Just finished this necklace after tweaking, re-shaping and re-patinating for the millionth time; my version of the obligatory dream catcher necklace. I made it in fine silver using the same techniques as for my Kashgar ring, and with LOTS of effort and help from my husband managed to set this irregular cluster of amethyst crystal tips, as dark as the darkest violets in a springtime forest.
So, here are the facts: Material? fine silver, amethysts, liver of sulphur patina Inspiration? architecture in Kashgar, China How long did it take? About 3 months (note that I can only work at the bench a stolen night here and there) For who? Myself this time!
It is 00.30 so I better go to sleep. Outside the darkness is like black velvet and the poodles are howling at possums jumping on the roof like drunken ghosts.
By Jenny Ekberg
There is something about horse shoes. How can something so rustic feel so magical?
As a child in Sweden, I would watch in awe my practical, earthy grandparents turn silent and supersticial when stumbling over a rusty horse shoe digging in their garden. Inspired by old Central Asian Turkoman silver necklaces, and by jewellery artist Pamela Love (see my post about Pamela here), I suddenly got an urge to make my own spiked horse shoes. These are my first attempts; one in fine silver, one in bronze. Already, they are amongst my most worn pieces of jewellery; they are extremely versatile and do feel a little magical, actually.
When I get homesick for Sweden, where I grew up, I always do one of two things. I either make some mulled wine, even if it is almost 40 degrees Celsius outside, or I make a Swedish house necklace.
This one in fine silver is my favourite, it has a chimney and little golden heart on the door and looks a lot like my family’s falu red summer cottage outside the small town of Kalmar in the south of Sweden. No straight angles, wild garden, pear trees full of white fragrant flowers in springtime, surrounded by fog thick like dancing elves in Autumn mornings.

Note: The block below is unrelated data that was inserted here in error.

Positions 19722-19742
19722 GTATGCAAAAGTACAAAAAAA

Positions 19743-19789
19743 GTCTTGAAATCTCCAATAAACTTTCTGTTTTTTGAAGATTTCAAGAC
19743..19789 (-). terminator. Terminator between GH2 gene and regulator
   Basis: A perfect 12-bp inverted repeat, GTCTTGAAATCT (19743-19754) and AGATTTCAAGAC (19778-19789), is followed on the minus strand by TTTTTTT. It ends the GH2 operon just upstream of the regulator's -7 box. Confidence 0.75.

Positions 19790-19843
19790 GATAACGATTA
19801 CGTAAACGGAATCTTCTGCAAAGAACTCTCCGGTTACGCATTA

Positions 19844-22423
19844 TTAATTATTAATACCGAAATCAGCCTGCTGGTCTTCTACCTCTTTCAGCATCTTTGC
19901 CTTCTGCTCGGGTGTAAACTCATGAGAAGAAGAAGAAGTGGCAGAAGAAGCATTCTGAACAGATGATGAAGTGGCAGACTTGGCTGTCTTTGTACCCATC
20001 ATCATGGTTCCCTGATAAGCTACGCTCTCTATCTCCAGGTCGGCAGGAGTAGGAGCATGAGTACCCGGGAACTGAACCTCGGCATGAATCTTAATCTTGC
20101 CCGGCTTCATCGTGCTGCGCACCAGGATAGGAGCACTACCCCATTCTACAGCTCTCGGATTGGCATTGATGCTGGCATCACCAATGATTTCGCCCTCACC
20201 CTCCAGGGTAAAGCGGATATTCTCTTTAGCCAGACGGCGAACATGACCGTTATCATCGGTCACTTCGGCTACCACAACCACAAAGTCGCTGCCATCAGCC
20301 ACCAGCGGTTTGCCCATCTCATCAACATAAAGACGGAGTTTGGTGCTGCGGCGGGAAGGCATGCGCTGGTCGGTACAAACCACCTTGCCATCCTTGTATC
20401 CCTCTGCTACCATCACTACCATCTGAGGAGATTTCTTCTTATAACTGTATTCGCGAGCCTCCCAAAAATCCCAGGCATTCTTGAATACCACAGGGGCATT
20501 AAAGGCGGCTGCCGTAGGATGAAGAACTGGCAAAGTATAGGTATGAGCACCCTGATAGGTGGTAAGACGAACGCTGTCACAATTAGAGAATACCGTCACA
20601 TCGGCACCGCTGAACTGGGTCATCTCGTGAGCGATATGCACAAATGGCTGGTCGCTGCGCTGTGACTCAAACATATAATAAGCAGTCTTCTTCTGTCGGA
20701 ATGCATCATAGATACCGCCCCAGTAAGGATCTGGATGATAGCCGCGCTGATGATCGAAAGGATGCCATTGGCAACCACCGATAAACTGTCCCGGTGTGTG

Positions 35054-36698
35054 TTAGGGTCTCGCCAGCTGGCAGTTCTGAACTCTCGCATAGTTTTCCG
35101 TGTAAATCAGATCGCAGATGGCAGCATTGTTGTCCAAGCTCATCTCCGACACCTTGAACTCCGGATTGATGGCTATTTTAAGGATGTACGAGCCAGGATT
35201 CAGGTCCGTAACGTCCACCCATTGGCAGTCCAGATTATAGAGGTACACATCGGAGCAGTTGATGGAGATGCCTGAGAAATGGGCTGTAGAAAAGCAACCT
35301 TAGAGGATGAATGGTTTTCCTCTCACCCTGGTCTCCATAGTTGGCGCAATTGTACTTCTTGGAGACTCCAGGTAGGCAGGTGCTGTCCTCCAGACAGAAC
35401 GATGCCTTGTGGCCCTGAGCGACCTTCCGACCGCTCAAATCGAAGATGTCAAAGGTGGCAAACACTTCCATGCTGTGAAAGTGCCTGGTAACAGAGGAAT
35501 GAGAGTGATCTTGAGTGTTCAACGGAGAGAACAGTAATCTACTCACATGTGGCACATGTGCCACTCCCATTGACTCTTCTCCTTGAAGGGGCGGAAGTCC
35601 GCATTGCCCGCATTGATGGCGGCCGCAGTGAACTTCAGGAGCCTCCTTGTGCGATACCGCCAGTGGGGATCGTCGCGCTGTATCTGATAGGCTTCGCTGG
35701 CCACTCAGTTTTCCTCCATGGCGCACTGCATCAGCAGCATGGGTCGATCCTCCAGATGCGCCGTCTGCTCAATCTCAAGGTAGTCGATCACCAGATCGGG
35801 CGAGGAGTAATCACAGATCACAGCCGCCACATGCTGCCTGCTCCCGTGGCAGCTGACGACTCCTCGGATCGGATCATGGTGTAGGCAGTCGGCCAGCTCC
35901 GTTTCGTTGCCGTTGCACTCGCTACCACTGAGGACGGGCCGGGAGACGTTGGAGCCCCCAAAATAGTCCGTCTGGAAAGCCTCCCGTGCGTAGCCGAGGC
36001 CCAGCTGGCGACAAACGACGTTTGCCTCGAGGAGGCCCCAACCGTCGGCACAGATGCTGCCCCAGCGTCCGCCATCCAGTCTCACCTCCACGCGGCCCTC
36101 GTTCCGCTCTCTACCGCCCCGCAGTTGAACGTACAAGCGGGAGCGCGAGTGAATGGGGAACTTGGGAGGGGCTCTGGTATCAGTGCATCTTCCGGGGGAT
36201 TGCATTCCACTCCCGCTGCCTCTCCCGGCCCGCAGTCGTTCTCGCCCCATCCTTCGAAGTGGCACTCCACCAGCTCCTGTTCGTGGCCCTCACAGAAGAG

I love our new range of jewellery that has been plated with matte 22 karat gold; it is sleek and sophisticated but still with our usual edge. The different necklaces in the series look amazing layered and also look great with silver; the mixed metal look is still huge this season as you might have noticed if you have been checking out the scene at NY fashion week.
New York jewellery artist Pamela Love has not only created some of the most beutiful jewellery I have ever seen, she also has amazing style. I will let the photos speak for themselves; words are not really necessary here. I found out from her website (www.pamelalovenyc.com) that she began making jewellery in her apartment in Brooklyn seven years ago, and since then built up a full production facility and design studio in Manhattan. Pamela’s jewellery line is also ethical; most metal is recycled and all the stones are ethically sourced. And everything is made in that studio in Manhattan, that it would be a dream for me to one day visit.
Paramount double finger ring
Tribal spike necklace
Mokume gane is an old Japanese technique for creating mixed-metal woodgrain patterns. Thanks to Hadar Jacobson, I have learned to make such patterns from metal clay. I just had to try making my own metal clays of traditional Japanese alloys to incorporate in this work and have now successfully made both shibuichi and shakudo clays by mixing commercially available clays in gold, silver and copper. I am really happy with the result, but it took forever to get it right… I can’t really afford metal clays at the moment so this technique will be an occasional treat to myself.